• Maryland, $500,000 (2020): This is a classic case where the doctor failed to correctly identify our client’s biliary anatomy before clipping and cutting. This was our client, and this one settled pretty quickly.
  • Oregon, $1.1 Million Settlement (2018). Our firm traveled to Oregon to work with referring counsel in Oregon to handle this lap chole case. In this case, the doctor began the operation laparoscopically but converted it to an open procedure due to the confusion after seeing adhesions. Where this gallbladder surgery went wrong was when the doctor failed to interpret an intraoperative cholangiogram correctly and failed to repeat the cholangiogram, which resulted in the transection of a very nice woman’s common bile duct.
  • Maryland, $500,000 Verdict (2018). Another great client clipped and transected his common hepatic duct during the operation, which required a subsequent Roux en Y repair operation. Most lap chole cases involve cutting the common bile duct. What was interesting in this case is that the defense claimed that the doctor did not cut the common bile duct. Thankfully, our client was a strong man who made a remarkable recovery without a permanent injury. A Baltimore County jury awarded him $500,000 for a few months of awful pain and suffering. The pretrial offer in the case was $200,000, which can often be the settlement amount for a botched lap chole lawsuit if your lawyer is unwilling to take your claim to trial.

More Lap Chole Settlement Amounts and Jury Payouts

  • Oregon, $225,000 Settlement. Our client, a twenty-year-old woman from Oregon, went in to have her gallbladder removed. During the procedure, which was performed laparoscopically, the surgeon clipped and cut our client’s common hepatic duct instead of clipping and cutting the cystic duct. The surgeon realized her mistake and attempted to repair the ducts before finishing the surgery. Unfortunately, the repair was not performed properly, and over the next few months, our client had to undergo several additional procedures and an additional surgery to correct the mistake. At her deposition, the surgeon admitted that she did not confirm our client’s anatomy before clipping and cutting what she believed was the cystic duct. She additionally admitted there were multiple ways she could have confirmed the anatomy before completing the surgery. This case settled for $225,000. This value is mainly based on the fact that the patient recovered well and had no permanent injury. Our law firm, Miller & Zois, handled this case.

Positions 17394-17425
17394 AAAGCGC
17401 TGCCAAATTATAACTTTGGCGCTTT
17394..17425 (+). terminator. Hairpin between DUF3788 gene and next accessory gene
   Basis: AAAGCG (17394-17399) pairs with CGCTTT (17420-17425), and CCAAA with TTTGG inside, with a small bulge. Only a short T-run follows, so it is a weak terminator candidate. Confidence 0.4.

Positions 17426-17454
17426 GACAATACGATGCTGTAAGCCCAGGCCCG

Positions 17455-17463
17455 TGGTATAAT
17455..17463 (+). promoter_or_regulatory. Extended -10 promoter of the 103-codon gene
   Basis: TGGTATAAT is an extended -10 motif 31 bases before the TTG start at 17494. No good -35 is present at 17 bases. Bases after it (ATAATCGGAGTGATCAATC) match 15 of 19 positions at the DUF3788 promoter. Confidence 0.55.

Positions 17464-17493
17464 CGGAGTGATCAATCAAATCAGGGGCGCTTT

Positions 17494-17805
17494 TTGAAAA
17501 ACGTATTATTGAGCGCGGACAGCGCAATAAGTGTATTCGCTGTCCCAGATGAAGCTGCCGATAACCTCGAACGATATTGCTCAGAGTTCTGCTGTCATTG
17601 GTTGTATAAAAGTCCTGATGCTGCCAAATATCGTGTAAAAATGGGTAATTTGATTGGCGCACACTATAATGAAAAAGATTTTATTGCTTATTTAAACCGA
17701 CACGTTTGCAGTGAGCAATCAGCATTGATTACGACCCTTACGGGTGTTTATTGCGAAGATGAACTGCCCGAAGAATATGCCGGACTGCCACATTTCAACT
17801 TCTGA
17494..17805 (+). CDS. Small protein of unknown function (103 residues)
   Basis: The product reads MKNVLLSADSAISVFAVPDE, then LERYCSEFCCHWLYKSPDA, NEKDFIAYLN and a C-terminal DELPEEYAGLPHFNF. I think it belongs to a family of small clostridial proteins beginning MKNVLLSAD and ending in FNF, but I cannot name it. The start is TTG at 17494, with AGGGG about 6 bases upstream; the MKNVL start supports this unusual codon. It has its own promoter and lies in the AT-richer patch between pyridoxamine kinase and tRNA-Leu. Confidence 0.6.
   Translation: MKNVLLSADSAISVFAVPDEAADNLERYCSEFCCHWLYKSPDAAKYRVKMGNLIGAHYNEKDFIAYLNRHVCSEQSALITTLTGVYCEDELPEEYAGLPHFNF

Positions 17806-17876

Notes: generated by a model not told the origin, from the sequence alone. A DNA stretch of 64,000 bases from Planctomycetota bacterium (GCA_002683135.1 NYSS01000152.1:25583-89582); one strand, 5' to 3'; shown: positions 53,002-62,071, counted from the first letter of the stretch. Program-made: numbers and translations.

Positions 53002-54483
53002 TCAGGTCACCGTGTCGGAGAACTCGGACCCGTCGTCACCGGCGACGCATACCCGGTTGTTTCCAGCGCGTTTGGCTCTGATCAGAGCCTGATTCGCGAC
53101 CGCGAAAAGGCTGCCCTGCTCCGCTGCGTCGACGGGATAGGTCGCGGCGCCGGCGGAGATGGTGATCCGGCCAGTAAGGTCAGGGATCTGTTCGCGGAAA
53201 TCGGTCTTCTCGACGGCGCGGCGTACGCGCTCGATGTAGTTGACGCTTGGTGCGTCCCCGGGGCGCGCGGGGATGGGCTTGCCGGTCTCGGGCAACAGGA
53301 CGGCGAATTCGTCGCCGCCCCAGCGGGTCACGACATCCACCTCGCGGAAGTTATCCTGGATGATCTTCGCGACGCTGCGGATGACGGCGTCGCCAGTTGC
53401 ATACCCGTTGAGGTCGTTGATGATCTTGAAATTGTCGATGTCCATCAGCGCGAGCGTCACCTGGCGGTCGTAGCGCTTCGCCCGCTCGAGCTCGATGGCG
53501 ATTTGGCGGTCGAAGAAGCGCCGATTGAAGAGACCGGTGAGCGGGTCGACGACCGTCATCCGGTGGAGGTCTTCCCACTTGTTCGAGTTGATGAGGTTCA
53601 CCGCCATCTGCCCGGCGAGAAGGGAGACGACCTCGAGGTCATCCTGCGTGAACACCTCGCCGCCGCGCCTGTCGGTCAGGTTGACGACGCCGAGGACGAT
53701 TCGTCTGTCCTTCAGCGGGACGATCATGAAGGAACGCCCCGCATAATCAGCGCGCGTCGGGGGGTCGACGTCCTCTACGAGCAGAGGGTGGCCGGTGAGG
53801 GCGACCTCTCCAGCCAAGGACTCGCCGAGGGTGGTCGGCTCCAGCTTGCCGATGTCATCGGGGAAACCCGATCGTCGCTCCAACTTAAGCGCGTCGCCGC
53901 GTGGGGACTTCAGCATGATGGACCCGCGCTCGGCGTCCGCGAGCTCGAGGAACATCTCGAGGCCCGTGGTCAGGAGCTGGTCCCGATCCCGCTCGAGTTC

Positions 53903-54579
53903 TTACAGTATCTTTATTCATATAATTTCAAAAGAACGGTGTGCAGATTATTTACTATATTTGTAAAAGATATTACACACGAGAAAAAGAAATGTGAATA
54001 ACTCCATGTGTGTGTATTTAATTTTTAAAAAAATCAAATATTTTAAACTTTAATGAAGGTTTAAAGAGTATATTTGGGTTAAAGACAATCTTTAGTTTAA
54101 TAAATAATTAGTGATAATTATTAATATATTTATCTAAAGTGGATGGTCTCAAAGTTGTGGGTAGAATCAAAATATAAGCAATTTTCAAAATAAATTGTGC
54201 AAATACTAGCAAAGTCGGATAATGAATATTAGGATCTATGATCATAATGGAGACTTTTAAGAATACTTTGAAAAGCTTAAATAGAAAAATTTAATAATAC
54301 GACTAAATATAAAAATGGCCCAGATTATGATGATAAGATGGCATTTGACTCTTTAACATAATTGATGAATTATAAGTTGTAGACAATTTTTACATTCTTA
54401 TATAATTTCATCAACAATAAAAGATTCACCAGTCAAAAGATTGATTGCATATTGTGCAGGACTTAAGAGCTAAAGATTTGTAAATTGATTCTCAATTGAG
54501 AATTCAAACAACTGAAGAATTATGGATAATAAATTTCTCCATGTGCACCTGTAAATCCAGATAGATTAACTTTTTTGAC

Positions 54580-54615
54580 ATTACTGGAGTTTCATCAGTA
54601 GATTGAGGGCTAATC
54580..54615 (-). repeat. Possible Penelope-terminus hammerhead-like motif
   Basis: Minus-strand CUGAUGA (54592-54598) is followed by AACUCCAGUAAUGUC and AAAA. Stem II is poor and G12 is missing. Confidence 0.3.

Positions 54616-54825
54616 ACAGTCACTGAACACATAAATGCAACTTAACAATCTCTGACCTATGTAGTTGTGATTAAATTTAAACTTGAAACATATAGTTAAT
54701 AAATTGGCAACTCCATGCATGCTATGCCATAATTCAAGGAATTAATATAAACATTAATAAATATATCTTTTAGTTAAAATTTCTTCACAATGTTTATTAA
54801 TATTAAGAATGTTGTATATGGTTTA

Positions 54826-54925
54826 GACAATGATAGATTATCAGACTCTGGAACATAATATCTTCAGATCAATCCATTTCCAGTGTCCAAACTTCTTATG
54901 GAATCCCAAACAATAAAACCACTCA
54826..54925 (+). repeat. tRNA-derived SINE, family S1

• California: $7.9 Million Verdict. An obese 24-year-old woman is admitted to the hospital to undergo an endoscopy procedure to diagnose a stomach issue. The woman had been suffering from severe stomach problems for a few months. An anesthesiologist gave the patient propofol as a sedative, as opposed to general anesthesia. Tragically, during the procedure, the patient regained consciousness. Disoriented from the sedation, she panicked and began to flail about, gasping for air. She screamed in pain for approximately 20-30 seconds before falling unconscious. The woman went into acute respiratory failure, suffered cardiac arrest twice, and died soon after the procedure. The family hired a gallbladder malpractice lawyer and filed suit against the anesthesiologist, his practice, and the hospital, alleging that the anesthesiologist was negligent during the procedure. Plaintiffs’ experts opined that the anesthesiologist failed to perform certain safety measures that could have saved the woman’s life. It was determined that given the woman’s significant weight, a general anesthetic should have been used in addition to or instead of propofol and that an endotracheal tube should have been used. The defendants argued that the care provided was appropriate, given the circumstances. The jury disagreed and awarded the family $7.9 million in damages.